Medical cannabis in the United States
In the United States, the use of cannabis for medical purposes is legal in 33 states, four (out of five) permanently inhabited U.S. territories, and the District of Columbia, as of January 2019. Fourteen other states have more restrictive laws limiting THC content, for the purpose of allowing access to products that are rich in cannabidiol (CBD), a non-psychoactive component of cannabis. There is considerable variation in medical cannabis laws from state to state, including how it is produced and distributed, how it can be consumed, and what medical conditions it can be used for.
The first state to effectively legalize medical cannabis was California in 1996, when voters approved Proposition 215 by a 56–44 margin. Several states followed with successful ballot initiatives in 1998, and in 2000 Hawaii became the first to legalize through an act of state legislature. By 2016, legalization of medical cannabis had spread to a majority of states.
At the federal level, cannabis remains a prohibited substance by way of the Controlled Substances Act of 1970. Under the CSA, the Drug Enforcement Administration classifies cannabis as a Schedule I drug, determined to have a high potential for abuse and no accepted medical use – thereby prohibiting its use for any purpose. The Justice Department has enforced this policy through various means, including criminal prosecutions, civil asset forfeiture, and paramilitary-style raids targeting medical cannabis providers, and various penalties threatened or initiated against other individuals involved in state-legal medical cannabis activities (doctors, landlords, state officials and employees). In December 2014, however, the Rohrabacher–Farr amendment was signed into law, prohibiting the Justice Department from spending funds to interfere with the implementation of state medical cannabis laws.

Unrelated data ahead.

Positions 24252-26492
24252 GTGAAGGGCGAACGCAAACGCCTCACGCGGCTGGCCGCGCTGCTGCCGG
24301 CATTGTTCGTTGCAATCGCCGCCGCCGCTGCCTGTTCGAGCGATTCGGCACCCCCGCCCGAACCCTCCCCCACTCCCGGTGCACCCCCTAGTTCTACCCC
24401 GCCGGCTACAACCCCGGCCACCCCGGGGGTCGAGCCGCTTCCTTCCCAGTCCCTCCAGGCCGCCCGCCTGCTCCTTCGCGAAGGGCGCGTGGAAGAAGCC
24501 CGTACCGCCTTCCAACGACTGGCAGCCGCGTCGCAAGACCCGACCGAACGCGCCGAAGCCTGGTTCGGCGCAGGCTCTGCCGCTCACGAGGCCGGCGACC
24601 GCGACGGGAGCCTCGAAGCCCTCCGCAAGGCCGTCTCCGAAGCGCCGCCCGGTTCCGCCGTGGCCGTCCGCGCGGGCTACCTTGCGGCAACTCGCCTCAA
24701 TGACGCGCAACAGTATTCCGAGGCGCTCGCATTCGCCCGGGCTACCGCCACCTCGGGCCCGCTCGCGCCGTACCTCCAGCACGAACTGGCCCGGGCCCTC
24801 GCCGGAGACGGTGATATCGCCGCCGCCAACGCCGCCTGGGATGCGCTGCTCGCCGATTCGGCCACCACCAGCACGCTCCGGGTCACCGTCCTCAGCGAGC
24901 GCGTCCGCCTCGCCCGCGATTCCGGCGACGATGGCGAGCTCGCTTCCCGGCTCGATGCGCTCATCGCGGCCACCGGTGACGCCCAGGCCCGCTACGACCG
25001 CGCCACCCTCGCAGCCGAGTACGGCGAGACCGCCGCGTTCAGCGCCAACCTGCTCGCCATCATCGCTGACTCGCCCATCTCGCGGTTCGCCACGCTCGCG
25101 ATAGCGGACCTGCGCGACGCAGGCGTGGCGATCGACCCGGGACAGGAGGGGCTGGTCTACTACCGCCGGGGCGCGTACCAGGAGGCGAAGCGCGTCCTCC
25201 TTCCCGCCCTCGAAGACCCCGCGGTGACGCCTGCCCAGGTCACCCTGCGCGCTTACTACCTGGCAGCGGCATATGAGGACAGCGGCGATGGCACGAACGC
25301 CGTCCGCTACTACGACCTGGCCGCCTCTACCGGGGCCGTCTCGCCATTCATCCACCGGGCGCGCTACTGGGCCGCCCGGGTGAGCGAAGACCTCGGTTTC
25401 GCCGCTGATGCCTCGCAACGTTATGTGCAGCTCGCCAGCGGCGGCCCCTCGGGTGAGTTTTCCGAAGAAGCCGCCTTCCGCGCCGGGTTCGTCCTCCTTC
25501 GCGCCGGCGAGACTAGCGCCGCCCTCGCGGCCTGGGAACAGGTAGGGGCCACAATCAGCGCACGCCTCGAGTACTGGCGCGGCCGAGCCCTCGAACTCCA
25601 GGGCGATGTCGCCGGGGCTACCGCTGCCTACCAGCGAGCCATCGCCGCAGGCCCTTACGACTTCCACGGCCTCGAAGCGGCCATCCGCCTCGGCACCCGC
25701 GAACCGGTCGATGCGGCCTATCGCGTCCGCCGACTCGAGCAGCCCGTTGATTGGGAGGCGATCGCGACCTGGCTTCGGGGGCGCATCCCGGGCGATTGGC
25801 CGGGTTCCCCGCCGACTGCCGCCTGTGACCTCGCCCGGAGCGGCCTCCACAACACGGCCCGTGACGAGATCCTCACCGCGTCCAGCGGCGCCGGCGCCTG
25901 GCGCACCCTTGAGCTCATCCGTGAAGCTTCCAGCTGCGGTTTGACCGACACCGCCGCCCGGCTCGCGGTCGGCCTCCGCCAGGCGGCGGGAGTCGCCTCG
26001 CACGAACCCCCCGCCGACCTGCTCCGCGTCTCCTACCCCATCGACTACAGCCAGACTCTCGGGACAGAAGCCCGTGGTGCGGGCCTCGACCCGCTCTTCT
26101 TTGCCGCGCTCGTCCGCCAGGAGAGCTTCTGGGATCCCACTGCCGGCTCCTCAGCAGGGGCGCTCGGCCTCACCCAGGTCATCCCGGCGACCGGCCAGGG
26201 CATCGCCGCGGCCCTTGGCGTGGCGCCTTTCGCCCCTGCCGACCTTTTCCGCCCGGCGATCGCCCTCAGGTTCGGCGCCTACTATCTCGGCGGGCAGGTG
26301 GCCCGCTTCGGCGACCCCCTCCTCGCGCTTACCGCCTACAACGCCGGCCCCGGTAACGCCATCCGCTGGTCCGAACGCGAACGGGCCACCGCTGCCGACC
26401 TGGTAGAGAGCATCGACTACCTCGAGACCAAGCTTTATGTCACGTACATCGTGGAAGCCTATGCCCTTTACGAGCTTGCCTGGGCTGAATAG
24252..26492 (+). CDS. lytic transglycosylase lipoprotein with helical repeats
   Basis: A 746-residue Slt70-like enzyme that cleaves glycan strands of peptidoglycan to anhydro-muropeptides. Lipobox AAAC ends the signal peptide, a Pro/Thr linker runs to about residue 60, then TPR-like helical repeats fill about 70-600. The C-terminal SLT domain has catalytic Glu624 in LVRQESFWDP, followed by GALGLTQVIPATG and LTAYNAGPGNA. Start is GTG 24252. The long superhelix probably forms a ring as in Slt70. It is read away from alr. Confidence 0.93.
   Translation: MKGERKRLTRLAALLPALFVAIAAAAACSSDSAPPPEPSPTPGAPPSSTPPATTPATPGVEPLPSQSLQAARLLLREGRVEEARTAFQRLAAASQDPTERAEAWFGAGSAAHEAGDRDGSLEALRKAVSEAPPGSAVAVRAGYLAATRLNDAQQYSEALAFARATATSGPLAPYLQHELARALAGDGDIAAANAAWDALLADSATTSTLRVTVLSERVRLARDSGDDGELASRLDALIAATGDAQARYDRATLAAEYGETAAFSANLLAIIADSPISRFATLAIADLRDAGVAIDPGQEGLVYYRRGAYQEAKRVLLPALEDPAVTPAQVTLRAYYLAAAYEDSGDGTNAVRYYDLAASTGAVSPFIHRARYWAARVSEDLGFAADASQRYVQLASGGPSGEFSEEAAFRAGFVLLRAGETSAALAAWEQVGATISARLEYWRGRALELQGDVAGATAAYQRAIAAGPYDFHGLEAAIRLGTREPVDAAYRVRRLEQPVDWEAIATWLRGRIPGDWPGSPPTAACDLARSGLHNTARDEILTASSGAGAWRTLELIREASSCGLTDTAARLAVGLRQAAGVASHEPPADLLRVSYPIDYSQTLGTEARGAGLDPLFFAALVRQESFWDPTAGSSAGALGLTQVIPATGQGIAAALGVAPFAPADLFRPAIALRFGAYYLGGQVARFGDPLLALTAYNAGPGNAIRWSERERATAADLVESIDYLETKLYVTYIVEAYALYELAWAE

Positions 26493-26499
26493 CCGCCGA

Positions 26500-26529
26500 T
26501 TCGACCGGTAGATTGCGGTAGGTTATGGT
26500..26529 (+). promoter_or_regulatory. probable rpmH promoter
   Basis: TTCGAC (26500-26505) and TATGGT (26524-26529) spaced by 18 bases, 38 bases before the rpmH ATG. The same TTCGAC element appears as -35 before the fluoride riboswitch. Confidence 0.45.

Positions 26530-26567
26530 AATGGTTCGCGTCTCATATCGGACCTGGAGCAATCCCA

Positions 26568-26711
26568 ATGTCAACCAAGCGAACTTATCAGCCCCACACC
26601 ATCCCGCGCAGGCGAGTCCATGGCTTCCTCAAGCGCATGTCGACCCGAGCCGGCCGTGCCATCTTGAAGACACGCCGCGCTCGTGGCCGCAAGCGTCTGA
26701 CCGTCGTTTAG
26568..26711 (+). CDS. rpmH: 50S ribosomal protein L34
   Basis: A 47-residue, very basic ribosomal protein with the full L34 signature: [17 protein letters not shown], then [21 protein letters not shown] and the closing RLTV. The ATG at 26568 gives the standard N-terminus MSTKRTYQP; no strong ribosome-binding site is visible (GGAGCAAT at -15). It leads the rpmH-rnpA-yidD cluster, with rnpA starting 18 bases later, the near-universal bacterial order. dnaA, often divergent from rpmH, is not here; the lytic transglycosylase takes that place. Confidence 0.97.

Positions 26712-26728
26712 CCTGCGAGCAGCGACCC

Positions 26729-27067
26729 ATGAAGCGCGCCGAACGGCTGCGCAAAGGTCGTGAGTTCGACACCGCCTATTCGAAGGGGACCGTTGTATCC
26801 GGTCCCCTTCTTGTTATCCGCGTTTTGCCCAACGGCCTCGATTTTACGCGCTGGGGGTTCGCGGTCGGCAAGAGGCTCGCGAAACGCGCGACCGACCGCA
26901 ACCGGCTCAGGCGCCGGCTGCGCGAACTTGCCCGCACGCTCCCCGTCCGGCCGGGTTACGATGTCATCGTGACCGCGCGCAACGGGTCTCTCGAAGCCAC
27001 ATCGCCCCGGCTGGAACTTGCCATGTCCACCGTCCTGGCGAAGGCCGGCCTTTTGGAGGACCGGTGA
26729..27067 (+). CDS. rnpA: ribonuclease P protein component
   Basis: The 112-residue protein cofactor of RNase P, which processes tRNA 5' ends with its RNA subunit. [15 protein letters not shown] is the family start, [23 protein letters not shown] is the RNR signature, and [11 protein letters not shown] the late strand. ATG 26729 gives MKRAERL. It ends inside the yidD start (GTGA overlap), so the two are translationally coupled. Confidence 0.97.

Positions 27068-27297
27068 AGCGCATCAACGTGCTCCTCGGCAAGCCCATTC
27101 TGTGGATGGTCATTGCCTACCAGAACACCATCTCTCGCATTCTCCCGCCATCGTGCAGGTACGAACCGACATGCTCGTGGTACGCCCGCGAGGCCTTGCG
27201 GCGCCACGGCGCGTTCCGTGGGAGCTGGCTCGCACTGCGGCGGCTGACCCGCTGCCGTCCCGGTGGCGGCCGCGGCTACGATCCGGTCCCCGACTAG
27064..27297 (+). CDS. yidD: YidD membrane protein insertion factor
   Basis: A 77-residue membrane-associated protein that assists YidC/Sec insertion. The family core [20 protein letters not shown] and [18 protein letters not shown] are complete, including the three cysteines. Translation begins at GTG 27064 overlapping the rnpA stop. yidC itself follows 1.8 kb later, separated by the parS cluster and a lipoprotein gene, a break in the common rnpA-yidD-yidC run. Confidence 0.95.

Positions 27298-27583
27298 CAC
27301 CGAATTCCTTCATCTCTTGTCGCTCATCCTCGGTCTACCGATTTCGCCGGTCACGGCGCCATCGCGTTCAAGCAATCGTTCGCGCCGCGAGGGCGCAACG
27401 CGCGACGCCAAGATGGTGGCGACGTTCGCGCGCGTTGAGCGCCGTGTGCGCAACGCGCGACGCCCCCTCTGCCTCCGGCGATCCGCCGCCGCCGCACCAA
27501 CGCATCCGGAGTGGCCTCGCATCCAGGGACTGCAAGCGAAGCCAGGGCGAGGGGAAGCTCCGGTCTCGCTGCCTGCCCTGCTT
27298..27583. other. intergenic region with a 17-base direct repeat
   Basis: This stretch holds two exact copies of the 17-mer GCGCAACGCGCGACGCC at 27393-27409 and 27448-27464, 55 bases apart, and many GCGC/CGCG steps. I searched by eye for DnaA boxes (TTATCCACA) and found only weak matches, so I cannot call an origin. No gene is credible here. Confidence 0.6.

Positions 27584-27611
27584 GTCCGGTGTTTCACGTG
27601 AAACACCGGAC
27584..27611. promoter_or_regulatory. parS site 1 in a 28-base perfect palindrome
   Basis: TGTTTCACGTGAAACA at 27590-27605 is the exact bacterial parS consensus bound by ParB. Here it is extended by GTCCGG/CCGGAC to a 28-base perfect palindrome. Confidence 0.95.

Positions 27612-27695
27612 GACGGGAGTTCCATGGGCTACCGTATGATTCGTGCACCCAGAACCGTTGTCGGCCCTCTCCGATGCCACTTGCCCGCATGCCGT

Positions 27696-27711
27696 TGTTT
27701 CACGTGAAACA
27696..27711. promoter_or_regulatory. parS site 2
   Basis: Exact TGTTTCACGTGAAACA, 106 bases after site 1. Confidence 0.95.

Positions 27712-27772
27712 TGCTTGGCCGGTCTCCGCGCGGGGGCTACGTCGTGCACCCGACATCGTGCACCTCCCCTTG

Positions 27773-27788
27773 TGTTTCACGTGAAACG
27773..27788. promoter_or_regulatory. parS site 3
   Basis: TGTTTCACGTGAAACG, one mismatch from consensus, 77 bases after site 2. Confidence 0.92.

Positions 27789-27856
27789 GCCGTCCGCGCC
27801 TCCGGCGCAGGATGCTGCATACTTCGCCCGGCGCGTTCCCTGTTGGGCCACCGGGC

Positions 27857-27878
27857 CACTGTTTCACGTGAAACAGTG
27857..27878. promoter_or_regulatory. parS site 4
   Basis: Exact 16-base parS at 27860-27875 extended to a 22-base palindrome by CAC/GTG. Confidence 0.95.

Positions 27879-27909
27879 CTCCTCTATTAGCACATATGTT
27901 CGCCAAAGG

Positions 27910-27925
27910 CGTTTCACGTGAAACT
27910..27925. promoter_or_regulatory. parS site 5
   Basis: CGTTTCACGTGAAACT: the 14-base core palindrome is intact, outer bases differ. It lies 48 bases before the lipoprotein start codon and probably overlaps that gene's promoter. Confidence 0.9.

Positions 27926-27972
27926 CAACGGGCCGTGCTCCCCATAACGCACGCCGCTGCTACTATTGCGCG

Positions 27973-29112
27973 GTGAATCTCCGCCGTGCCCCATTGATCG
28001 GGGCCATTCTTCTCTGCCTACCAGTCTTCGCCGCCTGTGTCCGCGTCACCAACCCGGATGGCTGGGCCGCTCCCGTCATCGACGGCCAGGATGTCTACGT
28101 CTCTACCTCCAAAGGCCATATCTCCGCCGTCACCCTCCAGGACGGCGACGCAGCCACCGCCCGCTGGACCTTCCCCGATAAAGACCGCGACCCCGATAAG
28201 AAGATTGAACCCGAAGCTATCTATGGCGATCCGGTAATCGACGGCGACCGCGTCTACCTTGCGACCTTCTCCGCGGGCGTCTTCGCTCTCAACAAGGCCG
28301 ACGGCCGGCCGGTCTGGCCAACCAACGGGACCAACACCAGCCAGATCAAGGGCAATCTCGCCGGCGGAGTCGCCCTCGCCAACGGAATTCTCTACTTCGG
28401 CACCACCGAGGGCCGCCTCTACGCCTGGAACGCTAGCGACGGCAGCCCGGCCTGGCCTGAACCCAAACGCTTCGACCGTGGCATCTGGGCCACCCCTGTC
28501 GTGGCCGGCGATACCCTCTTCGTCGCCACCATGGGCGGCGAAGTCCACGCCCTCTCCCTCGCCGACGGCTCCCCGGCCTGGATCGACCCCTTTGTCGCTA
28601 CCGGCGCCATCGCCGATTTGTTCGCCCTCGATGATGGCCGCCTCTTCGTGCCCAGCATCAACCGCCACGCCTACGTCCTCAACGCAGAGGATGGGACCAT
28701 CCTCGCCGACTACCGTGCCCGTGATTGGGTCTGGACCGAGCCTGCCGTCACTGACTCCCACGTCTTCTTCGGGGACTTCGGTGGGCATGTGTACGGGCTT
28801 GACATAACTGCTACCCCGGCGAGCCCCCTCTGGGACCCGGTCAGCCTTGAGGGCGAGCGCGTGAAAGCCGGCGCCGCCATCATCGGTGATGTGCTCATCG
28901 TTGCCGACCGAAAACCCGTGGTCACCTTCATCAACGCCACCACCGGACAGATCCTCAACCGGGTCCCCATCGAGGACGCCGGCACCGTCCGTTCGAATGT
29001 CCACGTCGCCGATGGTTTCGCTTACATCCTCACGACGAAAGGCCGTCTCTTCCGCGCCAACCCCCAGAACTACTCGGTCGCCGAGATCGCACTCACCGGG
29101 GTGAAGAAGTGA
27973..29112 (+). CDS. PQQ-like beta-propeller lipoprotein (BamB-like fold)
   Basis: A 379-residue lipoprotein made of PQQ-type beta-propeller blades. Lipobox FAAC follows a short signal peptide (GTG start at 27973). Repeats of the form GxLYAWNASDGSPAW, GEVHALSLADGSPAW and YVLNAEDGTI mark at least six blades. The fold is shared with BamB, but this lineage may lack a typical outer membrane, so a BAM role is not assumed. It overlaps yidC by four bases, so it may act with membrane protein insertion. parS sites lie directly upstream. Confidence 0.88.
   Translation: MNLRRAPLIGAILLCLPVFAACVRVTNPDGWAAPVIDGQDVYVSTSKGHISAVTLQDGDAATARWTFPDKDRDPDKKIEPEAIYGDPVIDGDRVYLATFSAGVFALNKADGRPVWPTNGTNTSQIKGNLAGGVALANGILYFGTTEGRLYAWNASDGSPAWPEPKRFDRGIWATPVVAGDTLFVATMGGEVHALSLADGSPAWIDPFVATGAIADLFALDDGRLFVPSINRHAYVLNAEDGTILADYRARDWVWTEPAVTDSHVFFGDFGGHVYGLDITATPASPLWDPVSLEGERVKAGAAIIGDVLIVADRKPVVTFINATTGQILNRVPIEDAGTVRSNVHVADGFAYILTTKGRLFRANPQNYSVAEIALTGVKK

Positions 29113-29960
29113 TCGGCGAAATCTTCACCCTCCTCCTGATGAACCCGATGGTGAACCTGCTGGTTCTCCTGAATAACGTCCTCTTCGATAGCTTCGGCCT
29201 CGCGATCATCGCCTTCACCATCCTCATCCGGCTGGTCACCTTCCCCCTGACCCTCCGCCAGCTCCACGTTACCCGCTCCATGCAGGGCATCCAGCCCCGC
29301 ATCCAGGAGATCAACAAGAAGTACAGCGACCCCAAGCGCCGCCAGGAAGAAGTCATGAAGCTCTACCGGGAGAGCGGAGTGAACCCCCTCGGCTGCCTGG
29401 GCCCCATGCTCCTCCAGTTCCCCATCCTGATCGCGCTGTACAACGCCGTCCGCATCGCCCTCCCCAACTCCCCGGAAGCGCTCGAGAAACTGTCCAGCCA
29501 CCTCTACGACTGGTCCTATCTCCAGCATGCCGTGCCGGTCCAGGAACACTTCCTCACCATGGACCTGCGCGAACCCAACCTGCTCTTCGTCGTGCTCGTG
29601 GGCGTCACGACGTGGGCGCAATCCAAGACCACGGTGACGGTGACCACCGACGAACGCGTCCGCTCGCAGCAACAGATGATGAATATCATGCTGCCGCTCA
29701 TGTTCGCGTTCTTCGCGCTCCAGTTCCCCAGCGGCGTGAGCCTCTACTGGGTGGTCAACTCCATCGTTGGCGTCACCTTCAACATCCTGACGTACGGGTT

Public support for allowing the medical use of cannabis has remained strong since Gallup first polled the subject in 1999, finding 73% in favor. An August 2017 Quinnipiac poll found national support at 94%.
- 1 Early medical use in the U.S.
- 2 Federal policy
- 3 State policy
- 4 Research
- 5 Advocacy
- 6 Cannabinoid drugs
- 7 Effects of legalizing medical cannabis
- 8 Qualifying conditions
- 9 See also
- 10 References
- 11 External links
Early medical use in the U.S.